Monday, May 22, 2017


It's our wedding anniversary today. The doublefile viburnum marks the occasion every year by blooming perfectly and profusely and prettily, without fail.

It suffered in last summer's drought, but came back this spring as if nothing happened. Over the years harsh winters or heavy ice loads have done their damage, but the next year this doublefile viburnum blooms beautifully. It carries on, despite everything, and flowers reliably at the same time each spring.

There's a metaphor in there for how marriages work or something, but without belaboring the obvious, we are going out to enjoy a nice dinner and will come home to see this pretty shrub flowering as it always does to celebrate our anniversary.


  1. Hello and greetings. A lovely garden you have. I noticed that the edges of your various garden beds are flush against the lawn, I don't see any borders of any kind. I am a new gardener and want to make similar beds without any conspicuous borders. How do you keep the grass from staying put in its area and the garden bed soil to stay in its area and not spread out? Also, in general are there any disadvantages to planting bushes without carving out a soil bed for them? Many thanks in advance for your feedback.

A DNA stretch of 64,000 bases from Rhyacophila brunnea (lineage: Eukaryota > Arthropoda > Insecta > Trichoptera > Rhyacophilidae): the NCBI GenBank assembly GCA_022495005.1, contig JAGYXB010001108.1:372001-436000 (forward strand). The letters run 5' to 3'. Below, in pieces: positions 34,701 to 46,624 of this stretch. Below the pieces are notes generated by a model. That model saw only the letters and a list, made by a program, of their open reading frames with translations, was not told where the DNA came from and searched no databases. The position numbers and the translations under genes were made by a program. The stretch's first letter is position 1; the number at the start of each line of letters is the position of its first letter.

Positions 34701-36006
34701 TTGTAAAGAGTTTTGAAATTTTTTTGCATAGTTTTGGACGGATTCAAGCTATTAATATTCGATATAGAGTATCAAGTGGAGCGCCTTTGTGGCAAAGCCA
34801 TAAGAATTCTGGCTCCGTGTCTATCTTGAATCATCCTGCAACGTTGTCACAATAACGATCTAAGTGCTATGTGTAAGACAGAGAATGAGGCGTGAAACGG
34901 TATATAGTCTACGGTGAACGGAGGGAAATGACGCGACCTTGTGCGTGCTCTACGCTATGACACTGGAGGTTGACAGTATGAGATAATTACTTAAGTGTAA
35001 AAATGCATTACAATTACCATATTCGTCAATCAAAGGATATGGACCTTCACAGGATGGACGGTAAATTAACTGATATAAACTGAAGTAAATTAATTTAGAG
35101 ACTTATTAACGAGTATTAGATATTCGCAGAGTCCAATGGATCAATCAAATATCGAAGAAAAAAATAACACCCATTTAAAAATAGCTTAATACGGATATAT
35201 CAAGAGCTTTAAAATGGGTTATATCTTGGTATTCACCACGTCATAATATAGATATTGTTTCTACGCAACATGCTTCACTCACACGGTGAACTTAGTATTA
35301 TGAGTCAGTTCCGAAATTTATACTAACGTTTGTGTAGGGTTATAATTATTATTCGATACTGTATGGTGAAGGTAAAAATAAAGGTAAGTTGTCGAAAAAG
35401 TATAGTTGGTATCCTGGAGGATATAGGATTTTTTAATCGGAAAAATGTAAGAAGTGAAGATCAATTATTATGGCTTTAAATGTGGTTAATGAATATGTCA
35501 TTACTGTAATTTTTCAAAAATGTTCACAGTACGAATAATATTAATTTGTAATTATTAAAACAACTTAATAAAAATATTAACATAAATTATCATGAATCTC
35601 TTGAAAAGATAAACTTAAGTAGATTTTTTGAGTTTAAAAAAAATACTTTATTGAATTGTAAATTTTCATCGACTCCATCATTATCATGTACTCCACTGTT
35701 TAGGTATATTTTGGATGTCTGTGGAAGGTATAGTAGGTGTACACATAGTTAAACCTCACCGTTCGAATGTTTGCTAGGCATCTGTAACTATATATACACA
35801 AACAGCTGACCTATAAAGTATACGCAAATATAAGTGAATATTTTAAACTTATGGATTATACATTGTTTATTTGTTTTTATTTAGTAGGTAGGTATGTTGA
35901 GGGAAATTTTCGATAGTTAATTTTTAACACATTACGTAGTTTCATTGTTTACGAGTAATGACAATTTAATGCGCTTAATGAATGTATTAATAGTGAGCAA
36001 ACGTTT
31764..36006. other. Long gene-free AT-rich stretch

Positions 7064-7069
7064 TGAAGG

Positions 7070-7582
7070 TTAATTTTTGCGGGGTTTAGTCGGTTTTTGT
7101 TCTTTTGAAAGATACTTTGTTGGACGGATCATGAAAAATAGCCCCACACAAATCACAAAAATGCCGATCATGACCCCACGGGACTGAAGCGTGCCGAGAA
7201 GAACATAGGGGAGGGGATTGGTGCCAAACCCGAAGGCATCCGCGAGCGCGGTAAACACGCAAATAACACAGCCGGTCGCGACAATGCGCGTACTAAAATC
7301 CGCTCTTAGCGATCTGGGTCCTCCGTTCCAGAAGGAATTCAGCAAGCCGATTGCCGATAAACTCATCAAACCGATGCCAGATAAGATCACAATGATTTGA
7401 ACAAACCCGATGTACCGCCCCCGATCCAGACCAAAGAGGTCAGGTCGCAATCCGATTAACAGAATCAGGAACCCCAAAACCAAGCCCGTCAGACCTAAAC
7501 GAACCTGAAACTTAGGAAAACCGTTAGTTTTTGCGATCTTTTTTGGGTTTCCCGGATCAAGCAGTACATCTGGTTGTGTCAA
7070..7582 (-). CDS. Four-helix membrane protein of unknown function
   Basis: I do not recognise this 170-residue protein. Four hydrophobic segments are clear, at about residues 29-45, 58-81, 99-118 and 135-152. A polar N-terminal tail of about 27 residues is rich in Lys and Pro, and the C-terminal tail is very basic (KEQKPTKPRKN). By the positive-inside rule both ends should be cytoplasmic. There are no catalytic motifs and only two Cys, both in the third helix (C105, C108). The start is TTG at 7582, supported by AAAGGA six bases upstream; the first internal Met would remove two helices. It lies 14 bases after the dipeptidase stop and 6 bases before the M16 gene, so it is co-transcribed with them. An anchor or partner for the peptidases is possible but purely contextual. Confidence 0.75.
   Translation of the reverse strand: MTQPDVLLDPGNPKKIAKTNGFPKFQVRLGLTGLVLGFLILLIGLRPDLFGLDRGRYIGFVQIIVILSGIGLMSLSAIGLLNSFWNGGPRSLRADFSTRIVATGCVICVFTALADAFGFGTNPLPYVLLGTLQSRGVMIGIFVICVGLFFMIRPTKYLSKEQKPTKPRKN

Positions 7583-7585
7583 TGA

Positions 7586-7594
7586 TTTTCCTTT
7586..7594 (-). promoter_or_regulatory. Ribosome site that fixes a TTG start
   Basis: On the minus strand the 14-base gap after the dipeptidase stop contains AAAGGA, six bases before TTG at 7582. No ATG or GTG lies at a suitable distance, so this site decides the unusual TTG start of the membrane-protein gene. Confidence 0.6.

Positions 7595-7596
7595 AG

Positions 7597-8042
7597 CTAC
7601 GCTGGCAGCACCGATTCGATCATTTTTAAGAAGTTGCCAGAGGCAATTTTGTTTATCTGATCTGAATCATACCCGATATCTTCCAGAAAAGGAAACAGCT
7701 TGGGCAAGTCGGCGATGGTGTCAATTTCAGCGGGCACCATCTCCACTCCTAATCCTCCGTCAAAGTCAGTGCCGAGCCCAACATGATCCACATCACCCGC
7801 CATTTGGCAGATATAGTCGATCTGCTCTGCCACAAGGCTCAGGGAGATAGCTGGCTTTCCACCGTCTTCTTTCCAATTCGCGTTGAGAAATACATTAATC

1. The gardens are all hand edged! Twice a year I use a long handled edger spade to make sharp trench cuts, then take out the raggedy grass strip it cuts by hand. Then every week in summer when Jim mows he goes around with an electric weed whacker and whacks the edges vertically to make a cut (rather than flat shear) of the encroaching grass edges around each garden. Not what you wanted to hear I think. It takes work.

      Not sure what you mean about carving out a soil bed -- a couple of my beds had a truckload of dirt dumped and spread and then I planted in that, but other beds were simply cut out of the lawn and the bushes planted directly in the dirt that was then exposed. Both methods work fine.

      Good luck with your creations!